Imagining Religion, Imagining the Americas (c19 Americanists, 5/20-23, 2010) [9/15/09]
Imagining Religion, Imagining the Americas
c19: The Society of Nineteenth-Century Americanists
May 20-23, 2010
This panel stages a conversation between two keywords in nineteenth century studies—-"religion" and "the Americas." While nineteenth-century scholarship has always been attentive to the work of religion in culture, recent work has suggested the need for a deeper examination of this critical category. This panel's first goal is to broaden our understanding of what nineteenth-century writers, speakers, devotees, and skeptics meant when they talked about religion. Such an inquiry asks us to flesh out in new ways our conception of the Americas as the site of religious writing, as a desired object for colonial power brokers, as a primary affiliation for those in resistance, and as a frame for critical inquiry. What did it mean to live in the nineteenth–century Americas as a "religious" subject, and how should these experiences inform the critical turn toward hemispheric, transnational, and global studies? I seek papers that explore this intersection across literary genres and national boundaries, attending to the diversities of belief and practice that the term religion encompasses. Papers treating religions other than Protestantism are especially welcome.
Questions papers might address include:
• How did definitions of religion shift over the century, and to what end?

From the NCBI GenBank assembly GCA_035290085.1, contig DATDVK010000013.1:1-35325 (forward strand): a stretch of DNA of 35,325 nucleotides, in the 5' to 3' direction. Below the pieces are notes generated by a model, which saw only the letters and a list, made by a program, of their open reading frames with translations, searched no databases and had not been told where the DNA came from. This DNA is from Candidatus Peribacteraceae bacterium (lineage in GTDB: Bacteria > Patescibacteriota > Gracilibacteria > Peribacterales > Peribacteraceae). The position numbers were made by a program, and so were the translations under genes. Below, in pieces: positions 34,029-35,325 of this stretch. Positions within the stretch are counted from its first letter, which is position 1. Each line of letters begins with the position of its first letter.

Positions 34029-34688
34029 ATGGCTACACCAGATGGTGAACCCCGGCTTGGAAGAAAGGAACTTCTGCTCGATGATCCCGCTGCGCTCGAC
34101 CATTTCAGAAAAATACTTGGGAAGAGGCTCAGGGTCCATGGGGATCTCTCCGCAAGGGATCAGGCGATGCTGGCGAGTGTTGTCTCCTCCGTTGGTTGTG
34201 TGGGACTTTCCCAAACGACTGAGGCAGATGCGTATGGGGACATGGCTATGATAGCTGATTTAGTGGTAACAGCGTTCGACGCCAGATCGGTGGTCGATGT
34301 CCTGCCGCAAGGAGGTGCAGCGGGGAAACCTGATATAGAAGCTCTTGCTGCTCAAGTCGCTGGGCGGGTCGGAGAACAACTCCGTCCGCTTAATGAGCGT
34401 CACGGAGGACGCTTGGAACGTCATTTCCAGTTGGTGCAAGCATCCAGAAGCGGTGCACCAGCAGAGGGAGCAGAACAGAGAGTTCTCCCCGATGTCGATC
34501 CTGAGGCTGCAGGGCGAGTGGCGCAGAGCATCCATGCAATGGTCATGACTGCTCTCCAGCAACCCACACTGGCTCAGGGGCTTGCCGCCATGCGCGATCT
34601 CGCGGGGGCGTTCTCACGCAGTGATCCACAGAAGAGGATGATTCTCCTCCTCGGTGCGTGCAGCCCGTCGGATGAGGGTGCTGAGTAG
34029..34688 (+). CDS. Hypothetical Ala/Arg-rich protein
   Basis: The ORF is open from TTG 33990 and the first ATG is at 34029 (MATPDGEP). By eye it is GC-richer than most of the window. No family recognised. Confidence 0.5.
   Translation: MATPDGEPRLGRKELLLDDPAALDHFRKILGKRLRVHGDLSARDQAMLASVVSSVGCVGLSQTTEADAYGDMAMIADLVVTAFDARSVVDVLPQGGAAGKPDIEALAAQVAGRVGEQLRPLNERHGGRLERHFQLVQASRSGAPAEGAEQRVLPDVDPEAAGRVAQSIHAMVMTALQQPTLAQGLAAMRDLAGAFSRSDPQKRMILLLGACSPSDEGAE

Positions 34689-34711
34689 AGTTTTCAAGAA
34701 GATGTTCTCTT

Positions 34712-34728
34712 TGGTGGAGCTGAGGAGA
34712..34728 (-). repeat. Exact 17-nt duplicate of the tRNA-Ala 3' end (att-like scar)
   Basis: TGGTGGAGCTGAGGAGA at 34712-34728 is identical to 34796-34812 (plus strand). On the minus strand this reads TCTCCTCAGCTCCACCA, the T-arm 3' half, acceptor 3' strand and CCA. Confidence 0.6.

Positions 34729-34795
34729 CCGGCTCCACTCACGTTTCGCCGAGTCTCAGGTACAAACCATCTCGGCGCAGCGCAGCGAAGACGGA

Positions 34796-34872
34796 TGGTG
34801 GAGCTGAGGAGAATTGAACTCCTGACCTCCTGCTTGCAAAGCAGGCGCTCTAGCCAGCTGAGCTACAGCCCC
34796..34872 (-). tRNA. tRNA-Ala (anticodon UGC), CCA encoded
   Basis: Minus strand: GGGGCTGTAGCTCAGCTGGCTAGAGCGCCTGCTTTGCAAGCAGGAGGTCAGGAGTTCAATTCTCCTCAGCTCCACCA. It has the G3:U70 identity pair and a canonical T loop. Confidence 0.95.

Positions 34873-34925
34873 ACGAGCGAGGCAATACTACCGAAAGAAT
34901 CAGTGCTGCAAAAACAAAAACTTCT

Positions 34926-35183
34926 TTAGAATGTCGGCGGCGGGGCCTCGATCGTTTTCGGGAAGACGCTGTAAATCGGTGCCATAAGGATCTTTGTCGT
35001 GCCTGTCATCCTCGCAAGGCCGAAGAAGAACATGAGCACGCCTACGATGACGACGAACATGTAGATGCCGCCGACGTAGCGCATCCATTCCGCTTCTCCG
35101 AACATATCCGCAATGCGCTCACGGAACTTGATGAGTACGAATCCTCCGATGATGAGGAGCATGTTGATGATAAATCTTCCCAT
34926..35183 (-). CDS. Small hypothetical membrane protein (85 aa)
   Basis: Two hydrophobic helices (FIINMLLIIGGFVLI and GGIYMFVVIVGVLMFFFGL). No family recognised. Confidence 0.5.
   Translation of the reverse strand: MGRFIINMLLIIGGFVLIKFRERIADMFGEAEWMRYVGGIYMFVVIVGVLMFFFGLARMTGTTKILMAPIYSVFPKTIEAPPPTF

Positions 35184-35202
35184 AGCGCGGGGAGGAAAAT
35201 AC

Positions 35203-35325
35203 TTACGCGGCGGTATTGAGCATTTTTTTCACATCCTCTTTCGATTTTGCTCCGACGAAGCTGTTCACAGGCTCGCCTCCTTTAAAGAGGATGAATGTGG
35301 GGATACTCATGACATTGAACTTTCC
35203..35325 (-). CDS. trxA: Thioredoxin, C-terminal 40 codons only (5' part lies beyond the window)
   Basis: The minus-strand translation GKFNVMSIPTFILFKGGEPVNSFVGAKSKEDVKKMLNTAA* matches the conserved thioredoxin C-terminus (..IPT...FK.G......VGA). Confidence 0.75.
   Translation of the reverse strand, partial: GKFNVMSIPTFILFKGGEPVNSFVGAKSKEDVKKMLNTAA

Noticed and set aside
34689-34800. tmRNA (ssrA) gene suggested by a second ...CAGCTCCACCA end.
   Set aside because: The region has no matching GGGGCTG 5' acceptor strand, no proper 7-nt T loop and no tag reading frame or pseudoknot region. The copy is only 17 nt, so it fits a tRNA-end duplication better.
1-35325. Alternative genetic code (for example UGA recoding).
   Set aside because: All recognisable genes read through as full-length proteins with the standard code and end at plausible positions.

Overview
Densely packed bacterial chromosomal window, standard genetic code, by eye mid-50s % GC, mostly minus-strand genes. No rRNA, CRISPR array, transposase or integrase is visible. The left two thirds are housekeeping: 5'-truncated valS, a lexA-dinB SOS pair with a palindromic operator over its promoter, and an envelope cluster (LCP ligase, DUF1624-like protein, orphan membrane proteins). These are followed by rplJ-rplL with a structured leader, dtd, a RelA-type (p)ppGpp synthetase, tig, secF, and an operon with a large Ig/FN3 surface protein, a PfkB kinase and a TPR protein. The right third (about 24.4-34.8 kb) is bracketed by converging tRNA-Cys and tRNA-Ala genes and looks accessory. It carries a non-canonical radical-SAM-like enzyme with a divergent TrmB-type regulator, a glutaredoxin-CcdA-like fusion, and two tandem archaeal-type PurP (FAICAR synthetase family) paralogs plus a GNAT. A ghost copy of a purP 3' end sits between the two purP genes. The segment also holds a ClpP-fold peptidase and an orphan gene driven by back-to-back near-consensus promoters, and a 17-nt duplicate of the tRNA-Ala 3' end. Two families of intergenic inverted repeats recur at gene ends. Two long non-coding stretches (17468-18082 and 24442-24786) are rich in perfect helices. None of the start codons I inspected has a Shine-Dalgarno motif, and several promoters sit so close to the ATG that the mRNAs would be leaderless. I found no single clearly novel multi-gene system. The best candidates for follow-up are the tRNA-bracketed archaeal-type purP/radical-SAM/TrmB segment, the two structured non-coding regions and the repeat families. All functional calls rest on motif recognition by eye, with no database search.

• How did religion help subjects to imagine the Americas? In particular, how did religion organize subjects in space and time?
• What conceptions of religion did colonial authorities bring into the nineteenth-century Americas? How were they transformed by major shifts in colonial power over the century?
• What role does the historical conflation of white Protestantism with the generic category "religion" play in religion's cultural work?
• How does the project of imagining religion in the Americas relate to the development of race, gender, and sexuality?
• What forms of power and resistance do shifting imaginations of religion enable? What role does religion play in colonial attempts to form proper "habits of the heart" (Ann Laura Stoler)?
• How do religious affects map the relations between the self and others and between the self and the world?
• Other questions about the interplay between imagining religion and imagining the Americas not listed above.
Please forward a 200-word abstract and a two-page C.V. to Toni Wall Jaudon at toni.wall.jaudon AT gmail DOT com by September 15, 2009.
Toni Wall Jaudon